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29 June 2018 : Pica #032

Hõt Dõg Water™

Sausage water and snake oil.

How dysfunctional can the marketing of functional foods be?

A new product was launched into the ever-expanding ‘functional waters’ category, on Sunday 17th June, at the Car Free Day festival in Vancouver, Canada - with the following health benefit claims: increased brain function and vitality, weight loss, a younger physique, gluten-free, Keto diet-compatible, rich in electrolytes and sodium. The accompanying advertising claimed “patented carbohydrate restrictors that trigger autophagy and anti-inflammatory processes, helping you access the calcium channel receptors in your heart and balance the state of your body's multicellular organisms to help you fight both infection and disease." The stylish packaging of the water-with-a-sausauge-in-it can be seen in the photo above. 60 litres of Hõt Dõg Water™ were sold at the festival at $37.99 a bottle.

I’ll return to Hõt Dõg Water™ at the end of this article, for now the aspect I want to pursue is that of functional claims and their validity. The past decade has seen a significant shift in food trends towards healthier foods. Either by omitting something, adding something, or both, brands are trying to align their offering with common consumer desires for healthier food. Specific claims are usually supported by published scientific papers, which sounds reassuring but the reality is, it depends.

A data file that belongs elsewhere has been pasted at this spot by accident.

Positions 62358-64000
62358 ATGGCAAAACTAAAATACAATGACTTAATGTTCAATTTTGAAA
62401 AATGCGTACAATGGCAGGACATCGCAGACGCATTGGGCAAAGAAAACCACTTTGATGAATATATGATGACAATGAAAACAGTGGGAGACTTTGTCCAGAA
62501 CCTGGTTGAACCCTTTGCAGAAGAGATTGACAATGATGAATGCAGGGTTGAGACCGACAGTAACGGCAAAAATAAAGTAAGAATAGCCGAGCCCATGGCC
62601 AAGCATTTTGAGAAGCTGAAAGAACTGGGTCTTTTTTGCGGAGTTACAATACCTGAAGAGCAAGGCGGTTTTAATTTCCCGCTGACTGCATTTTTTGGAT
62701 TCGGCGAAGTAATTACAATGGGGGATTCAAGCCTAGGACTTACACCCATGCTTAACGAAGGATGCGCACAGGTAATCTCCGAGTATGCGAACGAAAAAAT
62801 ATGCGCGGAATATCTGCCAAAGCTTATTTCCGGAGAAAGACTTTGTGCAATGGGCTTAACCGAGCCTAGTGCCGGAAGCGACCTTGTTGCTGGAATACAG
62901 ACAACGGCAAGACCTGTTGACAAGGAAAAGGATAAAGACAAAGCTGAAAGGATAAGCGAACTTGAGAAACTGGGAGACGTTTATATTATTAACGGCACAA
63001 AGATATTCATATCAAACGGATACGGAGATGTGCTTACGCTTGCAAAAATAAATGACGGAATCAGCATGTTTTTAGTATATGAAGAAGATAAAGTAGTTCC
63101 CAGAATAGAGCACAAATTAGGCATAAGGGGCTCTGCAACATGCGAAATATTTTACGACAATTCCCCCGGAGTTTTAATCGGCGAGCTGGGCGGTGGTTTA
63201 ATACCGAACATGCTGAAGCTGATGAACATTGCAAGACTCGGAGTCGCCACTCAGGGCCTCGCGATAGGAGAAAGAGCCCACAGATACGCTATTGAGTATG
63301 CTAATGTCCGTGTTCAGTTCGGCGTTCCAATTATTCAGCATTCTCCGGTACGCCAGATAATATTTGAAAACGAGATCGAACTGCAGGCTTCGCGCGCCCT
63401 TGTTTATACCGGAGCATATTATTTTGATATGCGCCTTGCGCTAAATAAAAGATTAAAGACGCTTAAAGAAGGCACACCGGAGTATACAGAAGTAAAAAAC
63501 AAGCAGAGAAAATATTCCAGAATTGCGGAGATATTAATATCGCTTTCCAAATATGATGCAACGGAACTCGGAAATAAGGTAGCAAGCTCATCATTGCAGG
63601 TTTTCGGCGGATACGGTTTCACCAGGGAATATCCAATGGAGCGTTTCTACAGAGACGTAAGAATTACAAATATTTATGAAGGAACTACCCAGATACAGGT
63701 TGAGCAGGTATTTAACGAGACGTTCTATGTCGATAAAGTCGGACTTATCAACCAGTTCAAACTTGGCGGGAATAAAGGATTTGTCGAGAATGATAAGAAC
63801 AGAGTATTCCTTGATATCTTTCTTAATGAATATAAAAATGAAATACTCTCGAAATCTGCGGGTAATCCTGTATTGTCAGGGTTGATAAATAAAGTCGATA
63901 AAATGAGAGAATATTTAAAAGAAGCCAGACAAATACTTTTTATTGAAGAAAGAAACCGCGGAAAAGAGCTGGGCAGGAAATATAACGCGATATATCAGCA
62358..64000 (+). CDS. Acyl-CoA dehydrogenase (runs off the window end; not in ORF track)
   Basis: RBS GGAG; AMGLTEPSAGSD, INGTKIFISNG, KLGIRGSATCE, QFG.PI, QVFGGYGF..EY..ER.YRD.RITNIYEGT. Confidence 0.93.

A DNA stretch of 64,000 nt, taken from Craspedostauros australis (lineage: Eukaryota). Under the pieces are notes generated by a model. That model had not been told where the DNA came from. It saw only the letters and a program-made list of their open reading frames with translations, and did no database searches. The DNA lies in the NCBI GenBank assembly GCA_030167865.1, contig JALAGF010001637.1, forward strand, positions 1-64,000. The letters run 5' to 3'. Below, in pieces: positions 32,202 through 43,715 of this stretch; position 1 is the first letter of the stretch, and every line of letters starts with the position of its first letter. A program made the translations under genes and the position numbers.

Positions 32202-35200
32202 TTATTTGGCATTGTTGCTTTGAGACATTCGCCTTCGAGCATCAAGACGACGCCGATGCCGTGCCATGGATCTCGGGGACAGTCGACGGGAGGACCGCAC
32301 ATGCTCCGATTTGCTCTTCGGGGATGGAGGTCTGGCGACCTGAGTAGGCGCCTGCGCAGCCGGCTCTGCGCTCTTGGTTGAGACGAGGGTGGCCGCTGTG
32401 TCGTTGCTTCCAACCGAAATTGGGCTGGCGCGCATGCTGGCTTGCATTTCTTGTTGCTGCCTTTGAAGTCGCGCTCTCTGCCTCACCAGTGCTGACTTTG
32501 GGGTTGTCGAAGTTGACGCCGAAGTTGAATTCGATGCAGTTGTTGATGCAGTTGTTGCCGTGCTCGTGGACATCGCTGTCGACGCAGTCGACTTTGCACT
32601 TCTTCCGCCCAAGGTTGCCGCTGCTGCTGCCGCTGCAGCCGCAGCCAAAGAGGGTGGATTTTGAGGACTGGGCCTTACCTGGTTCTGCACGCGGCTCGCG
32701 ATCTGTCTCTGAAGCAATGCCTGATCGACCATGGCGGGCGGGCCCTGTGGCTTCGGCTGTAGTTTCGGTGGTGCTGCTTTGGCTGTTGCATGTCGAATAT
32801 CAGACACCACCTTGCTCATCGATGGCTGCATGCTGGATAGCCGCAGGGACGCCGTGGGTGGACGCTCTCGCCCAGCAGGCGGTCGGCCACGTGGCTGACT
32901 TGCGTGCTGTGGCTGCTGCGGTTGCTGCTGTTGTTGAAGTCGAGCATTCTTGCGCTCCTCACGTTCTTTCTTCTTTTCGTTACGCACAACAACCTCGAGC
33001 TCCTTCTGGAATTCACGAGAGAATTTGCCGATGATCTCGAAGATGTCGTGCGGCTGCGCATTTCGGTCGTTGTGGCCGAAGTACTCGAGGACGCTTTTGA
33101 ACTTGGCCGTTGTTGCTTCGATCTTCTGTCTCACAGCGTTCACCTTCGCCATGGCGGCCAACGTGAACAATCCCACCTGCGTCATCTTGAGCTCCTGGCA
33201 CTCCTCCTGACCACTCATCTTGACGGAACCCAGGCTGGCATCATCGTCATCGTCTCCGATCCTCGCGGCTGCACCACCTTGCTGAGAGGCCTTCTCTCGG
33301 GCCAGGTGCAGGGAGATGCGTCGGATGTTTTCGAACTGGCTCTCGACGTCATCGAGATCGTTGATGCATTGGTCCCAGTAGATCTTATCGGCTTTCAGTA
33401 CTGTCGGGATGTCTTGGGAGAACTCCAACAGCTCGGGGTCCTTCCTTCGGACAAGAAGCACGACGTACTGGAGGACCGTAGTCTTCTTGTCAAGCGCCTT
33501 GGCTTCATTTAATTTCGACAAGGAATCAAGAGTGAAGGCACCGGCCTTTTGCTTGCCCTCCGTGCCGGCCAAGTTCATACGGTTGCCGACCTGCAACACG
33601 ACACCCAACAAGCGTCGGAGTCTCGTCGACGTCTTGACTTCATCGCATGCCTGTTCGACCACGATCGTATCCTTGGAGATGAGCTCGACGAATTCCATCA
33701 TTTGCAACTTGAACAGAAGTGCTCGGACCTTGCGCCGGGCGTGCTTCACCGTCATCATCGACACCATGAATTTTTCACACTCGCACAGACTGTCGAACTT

In 2013, Dr John Bohannon, a journalist with a doctorate in molecular biology, conducted an experiment to test the effectiveness of the peer review system in selecting and rejecting papers for publication. He wrote a paper which falsely claimed that a molecule found in lichens could inhibit cancer cell growth. The papers’ methodology was described by the author as “laughably bad” and contained the incredible conclusion that the lichen molecule was “a promising new drug” despite a complete absence of clinical trials. Dr Bohannon submitted his implausible paper, to 288 open-access journals, using the invented names of biologists from non-existent medical institutes. 53% of the journals responded with offers to publish the paper for a fee.

Not all scientific journals are the same and people in the scientific community understand that some sources are more reputable than others, but I doubt that the general public are so discerning. Then again, Douglas Bevans recently stated: “I think we all feel particularly vulnerable in this era of pseudo-scientific health claims and the targeted marketing of social media.” Who, you ask, is Douglas Bevans? He works in the travel industry and is also an artist, whose latest creation I introduced at the beginning. In the words of its creator; "Hõt Dõg Water™, in its absurdity, hopes to encourage critical thinking related to product marketing and the significant role it can play in our purchasing choices."

Yes, sadly, Hõt Dõg Water™ is a hoax product - created to raise public awareness of products with misleading or nonexistent health effects. While he was at it, maybe Mr Bevans should have paid to publish a bogus scientific paper about the benefits of Hõt Dõg Water™ and added “cure for cancer” to it’s list of spurious properties.

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